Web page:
City increases fines for retailers who sell tobacco to minors
The City’s Attorney Office, along with Milwaukee Municipal Judges, took steps to help restrict youth access to tobacco products recently by increasing the fine retailers face for selling tobacco products to minors from $260 to $691.
The judges also increased the fine for retailers caught selling single cigarettes, known as “loosies,” to $691.00. The fine for selling single cigarettes had been $181 for a first offense and $321 for second and subsequent offenses.
“The Municipal Court’s decision to nearly triple the fine amount for the sale of cigarettes to minors and single cigarettes is consistent with the City of Milwaukee’s ongoing efforts to abate the illegal sale of cigarettes,” said Nick DeSiato, assistant city attorney.
The Wisconsin African American Tobacco Prevention Network (WAATPN) has been working to help restrict the sale of single cigarettes and reduce youth tobacco use rates by recruiting youth to participate in the WI Wins Program — a state-funded program designed to restrict youth access to tobacco products, she said.
“These are important steps in reducing youth access to cigarettes,” added Lorraine Lathen of WAATPN.
According to WI Wins data for 2017, the youth access rate in the City of Milwaukee for tobacco products was 19 percent, but in some zip codes, such as 53206, it was as high as 55 percent.
“Perhaps this increase in fines will help move us closer to the first generation of tobacco-free kids,” added Lathen.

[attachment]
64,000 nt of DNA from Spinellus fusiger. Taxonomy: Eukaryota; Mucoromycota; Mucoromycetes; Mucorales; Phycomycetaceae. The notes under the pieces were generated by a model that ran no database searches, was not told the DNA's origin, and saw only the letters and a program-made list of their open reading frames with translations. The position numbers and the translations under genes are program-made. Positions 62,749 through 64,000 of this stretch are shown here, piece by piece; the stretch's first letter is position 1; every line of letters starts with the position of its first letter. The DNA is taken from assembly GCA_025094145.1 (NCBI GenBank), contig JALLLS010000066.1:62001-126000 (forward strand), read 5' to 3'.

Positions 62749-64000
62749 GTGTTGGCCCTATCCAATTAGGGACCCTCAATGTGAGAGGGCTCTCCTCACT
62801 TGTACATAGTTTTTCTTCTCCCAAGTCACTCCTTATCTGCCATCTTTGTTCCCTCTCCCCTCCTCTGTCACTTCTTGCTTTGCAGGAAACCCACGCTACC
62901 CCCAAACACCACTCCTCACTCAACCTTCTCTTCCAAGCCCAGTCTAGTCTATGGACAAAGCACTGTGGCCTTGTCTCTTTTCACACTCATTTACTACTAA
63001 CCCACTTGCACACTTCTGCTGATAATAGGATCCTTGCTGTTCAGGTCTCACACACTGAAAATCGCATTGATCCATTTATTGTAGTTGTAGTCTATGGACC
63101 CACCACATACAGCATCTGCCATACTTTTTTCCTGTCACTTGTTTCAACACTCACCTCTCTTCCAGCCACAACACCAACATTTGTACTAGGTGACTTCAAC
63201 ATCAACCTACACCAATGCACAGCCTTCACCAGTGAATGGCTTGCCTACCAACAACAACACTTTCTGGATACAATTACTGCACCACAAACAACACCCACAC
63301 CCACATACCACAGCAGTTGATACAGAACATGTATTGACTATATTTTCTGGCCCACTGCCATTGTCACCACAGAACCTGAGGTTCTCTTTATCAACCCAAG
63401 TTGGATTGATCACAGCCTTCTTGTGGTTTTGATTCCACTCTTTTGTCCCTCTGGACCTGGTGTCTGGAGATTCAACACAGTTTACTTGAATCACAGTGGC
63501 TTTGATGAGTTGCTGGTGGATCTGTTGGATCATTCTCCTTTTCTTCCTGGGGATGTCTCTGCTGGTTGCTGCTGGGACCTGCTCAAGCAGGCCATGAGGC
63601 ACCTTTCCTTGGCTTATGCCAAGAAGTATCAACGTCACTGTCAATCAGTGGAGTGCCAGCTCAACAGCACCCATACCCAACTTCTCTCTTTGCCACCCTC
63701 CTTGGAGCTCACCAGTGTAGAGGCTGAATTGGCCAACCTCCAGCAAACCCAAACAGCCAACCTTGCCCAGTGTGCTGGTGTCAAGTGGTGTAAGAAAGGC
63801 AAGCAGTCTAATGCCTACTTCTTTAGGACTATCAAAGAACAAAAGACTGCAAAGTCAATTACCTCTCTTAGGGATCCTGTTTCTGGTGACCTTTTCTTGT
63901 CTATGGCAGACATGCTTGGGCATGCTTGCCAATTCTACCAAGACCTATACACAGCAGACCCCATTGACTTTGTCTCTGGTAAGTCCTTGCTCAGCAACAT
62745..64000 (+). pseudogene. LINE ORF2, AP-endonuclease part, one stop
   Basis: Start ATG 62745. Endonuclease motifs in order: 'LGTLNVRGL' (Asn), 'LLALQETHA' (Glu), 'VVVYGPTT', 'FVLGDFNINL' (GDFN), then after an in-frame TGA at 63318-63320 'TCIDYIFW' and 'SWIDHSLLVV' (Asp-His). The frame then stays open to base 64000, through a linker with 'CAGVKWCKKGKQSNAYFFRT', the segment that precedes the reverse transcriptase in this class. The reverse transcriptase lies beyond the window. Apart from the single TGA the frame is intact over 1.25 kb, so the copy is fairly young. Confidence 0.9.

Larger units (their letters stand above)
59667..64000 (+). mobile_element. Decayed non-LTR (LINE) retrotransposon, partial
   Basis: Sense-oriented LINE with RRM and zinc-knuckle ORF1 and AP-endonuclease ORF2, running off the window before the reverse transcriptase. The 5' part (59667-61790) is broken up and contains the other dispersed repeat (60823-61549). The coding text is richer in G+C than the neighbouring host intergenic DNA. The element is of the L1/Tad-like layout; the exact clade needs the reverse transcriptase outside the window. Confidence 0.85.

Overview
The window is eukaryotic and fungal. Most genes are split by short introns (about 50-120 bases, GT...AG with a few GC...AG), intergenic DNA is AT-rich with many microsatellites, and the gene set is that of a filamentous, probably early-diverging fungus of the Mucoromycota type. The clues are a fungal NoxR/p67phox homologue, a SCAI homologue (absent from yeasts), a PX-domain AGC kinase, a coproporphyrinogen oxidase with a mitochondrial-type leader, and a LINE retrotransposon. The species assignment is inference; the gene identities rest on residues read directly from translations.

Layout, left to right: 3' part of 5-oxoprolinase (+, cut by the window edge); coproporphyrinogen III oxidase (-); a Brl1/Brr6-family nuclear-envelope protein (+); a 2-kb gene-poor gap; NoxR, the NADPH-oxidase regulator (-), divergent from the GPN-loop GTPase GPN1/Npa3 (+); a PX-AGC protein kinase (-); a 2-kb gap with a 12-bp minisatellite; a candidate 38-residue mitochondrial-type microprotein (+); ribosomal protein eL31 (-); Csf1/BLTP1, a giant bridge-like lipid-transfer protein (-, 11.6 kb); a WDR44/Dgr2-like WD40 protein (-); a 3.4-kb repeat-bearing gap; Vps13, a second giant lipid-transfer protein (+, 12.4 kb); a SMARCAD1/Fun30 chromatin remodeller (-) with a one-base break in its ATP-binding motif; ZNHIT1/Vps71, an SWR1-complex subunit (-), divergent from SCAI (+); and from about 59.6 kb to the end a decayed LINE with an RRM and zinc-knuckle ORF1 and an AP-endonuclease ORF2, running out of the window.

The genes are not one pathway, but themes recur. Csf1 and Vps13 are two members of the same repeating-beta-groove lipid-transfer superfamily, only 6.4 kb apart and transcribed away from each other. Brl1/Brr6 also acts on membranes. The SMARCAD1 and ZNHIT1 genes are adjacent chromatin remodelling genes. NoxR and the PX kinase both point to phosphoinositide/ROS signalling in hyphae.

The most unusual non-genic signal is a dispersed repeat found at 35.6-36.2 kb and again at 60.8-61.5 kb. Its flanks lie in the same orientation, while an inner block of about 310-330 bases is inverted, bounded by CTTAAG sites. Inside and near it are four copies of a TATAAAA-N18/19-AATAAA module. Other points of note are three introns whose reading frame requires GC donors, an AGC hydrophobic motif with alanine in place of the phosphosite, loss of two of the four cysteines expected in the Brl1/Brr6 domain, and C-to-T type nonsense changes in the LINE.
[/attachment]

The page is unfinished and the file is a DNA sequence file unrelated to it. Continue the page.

According to data from the Campaign for Tobacco Free Kids, every day 3,000 people under the age of 18 use tobacco for the first time with 700 become daily tobacco users. Loosies and other tobacco products make it easier for young people to become addicted to tobacco, Lathen stated.
“If they successfully enroll in MARTS, which costs less than the citation, stay clean for six months, attend our licensed premises class and pass four undercover mystery shops they are not cited for the underlying violation,” said Nick DeSiato, Assistant City Attorney at the City of Milwaukee.
DeSiato said he hopes the increased fine will also help motivate more retailers stay in compliance with the law. Those who are caught selling to minors are given the opportunity to enroll in a diversion program from the City Attorney’s Office and Milwaukee Police Department’s called MARTS (Milwaukee Achieving Responsible Tobacco Sales). Businesses are given the opportunity to enroll in MARTS in lieu of receiving a ticket.
“The program has been offered to over 250 businesses city-wide and those who have enrolled decreased their police activity by 20 percent compared to those who didn’t,” added DeSiato.